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"Don't Stop 'Til You Get Enough"
Michael Jackson
Epic 50742
October 1979
Billboard: #1    Lyrics Icon Videos Icon

Michael Jacksone wasn't all sure that he could make a name for himself on his own. And me, too. I had my doubts," producer Quincy Jones told the French publication Actuel in 1984.

Michael Jackson - Off the Wall
First charting on September 1, 1979, "Don't Stop 'Til You Get Enough" was the second solo number one (the first being 1972's "Ben") and sixth Top 40 chart solo appearance by Michael Jackson, who beginning in 1983 would be recognized as the most popular pop music artist in the world. It was the lead single from Michael's 1979 LP Off the Wall, which also made its debut on Sept. 1 and would spawn another number one, "Rock With You," and two Top 10 hits ("Off the Wall," "She's Out of My Life"). The album rose to number three on the Billboard Hot 200, remain on the chart for 169 weeks, and was certified 6x platinum by the R.I.A.A. on June 1, 1988.
Jones was referring to Michael's first solo LP in four years, the last being Forever Michael, recorded while he was still an integral part of the Jackson Five and the Motown family. In 1976, the Jackson Five switched to Epic Records and became the Jacksons; Michael had a solo deal with the label as well. By the end of 1978, the brothers had delivered their Destiny album and Michael was ready for a solo flight.

Quincy and Michael had worked together on Sidney Lumet's 1978 film The Wiz, with Michael playing the scarecrow to Diana Ross' Dorothy. Jones and Jackson had met before recording the soundtrack -- Quincy remembers meeting 10-year-old Michael at the house of Sammy Davis, Jr. and Michael recalls first meeting Q at a dinner for Muhammed Ali.

"One day, I called Quincy up to ask if he could suggest some great people who might want to do my album," Michael told Melody Maker in 1980. "It was the first time I fully wrote and produced my songs, and I was looking for somebody who would give me that freedom, plus somebody who's unlimited musically. Quincy calls me 'Smelly,' and said, 'Well, Smelly, why don't you let me do it?' I said, 'That's a great idea!' It sounded phoney, like I was trying to hint to that, but I wasn't. I don't even think of that. But Quincy does jazz, he does movie scores, rock 'n' roll, funk, pop -- he's all colors and that's the kind of people I like to work with. I went over to his house about every other day and we just put it together."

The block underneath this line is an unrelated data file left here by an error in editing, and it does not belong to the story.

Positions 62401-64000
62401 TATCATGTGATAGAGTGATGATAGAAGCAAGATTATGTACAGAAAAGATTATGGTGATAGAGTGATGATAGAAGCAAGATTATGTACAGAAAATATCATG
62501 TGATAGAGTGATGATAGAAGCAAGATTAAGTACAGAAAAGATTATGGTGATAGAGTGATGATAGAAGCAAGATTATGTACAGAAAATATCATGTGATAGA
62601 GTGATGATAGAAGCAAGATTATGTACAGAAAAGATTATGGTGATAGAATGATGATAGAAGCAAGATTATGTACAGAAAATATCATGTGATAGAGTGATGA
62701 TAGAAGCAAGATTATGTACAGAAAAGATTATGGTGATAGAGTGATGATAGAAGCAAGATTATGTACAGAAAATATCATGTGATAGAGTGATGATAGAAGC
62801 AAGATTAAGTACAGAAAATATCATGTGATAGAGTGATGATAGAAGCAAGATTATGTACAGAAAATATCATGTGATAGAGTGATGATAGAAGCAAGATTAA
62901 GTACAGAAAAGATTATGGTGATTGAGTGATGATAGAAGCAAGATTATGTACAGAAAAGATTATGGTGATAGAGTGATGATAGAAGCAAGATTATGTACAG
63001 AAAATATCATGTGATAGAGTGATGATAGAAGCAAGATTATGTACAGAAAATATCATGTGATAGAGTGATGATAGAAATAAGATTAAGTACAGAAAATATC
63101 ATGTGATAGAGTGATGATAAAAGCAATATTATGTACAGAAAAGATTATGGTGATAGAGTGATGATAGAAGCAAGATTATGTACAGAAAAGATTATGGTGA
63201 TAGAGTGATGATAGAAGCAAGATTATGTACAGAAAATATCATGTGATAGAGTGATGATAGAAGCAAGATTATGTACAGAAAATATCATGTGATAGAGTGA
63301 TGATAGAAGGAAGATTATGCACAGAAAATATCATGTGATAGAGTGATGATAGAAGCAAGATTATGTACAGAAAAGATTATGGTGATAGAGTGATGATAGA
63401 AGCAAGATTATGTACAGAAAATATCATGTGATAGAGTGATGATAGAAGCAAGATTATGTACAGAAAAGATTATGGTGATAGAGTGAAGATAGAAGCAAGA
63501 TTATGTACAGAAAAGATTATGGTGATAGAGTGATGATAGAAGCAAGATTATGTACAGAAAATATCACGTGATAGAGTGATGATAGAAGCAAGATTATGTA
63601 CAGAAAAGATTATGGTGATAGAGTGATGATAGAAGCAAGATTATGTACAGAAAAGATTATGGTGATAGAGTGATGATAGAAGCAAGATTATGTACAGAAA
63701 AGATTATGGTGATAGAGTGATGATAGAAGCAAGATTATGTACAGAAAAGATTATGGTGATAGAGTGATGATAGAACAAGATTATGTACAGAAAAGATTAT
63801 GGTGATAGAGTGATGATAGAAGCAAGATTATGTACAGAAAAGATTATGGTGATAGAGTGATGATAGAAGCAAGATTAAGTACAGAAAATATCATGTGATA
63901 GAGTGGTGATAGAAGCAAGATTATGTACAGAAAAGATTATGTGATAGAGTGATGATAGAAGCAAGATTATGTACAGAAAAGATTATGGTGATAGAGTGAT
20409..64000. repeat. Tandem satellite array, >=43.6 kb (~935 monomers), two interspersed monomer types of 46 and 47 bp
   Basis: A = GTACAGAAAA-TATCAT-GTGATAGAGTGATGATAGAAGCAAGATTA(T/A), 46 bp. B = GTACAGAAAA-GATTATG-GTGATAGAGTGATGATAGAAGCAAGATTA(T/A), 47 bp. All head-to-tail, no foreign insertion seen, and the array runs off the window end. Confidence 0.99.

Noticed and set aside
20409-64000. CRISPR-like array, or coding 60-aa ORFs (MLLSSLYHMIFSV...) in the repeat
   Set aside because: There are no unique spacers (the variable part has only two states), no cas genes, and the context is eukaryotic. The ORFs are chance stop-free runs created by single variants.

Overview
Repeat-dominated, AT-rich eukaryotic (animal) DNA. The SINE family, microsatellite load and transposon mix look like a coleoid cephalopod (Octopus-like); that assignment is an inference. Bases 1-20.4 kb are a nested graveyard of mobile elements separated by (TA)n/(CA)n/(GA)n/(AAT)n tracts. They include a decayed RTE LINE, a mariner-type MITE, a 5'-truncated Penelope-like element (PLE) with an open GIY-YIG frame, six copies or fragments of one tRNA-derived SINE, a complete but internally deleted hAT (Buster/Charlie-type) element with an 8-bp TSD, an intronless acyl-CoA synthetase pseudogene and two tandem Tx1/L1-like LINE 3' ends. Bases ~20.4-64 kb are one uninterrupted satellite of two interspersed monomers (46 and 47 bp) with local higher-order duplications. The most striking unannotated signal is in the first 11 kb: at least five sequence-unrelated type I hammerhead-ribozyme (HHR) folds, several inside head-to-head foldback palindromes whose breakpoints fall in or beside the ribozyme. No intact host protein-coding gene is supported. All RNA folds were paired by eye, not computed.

"It" turned out to be Off the Wall, an album that would ultimately sell nine million copies worldwide. The first single pulled from the LP was "Don't Stop 'Til You Get Enough." Debuting at number 87 on the Billboard Hot 100 dated July 28, 1979, the song began a slow chart ascent, losing its bullet at number 73. But it picked up steam and by its 11th week on the chart it was sitting comfortably on top.

Michael discussed the genesis of the song with Dick Clark on "The National Music Survey." "Don't Stop 'Til You Get Enough' was written at home. I just came up with the melody. It's about forces and the power of love. Walking around the house, I started singing it and kept singing it. I went into a 24-track studio we have at home. I told (younger brother) Randy what to play on the piano. I did percussion and piano, and when I played it for Quincy, he loved it."

The references to "forces and the power of love" can be traced to Michael's allegiance to Jehovah's Witnesses, his mother's faith. Michael discussed his belief that he has been blessed with musical talents by God in a 1983 Newsweek interview. "The thing that touches me is very special. It's a message I have to tell. I start crying and the pain is wonderful. It's amazing. It's like God."

Michael talked about the divine inspiration in his songwriting in Rolling Stone. "I wake up from dreams and go, 'Wow, put this down on paper.' The whole thing is strange. You hear the words, everything is right there in front of your face. And you say to yourself, 'I'm sorry, I just didn't write this. It's there already.' And that's why I hate to take credit for the songs I've written. I feel that somewhere, someplace, it's been done and I'm just a courier bringing it into the world."

- Fred Bronson, The Billboard Book of Number One Hits, Billboard, 1988.

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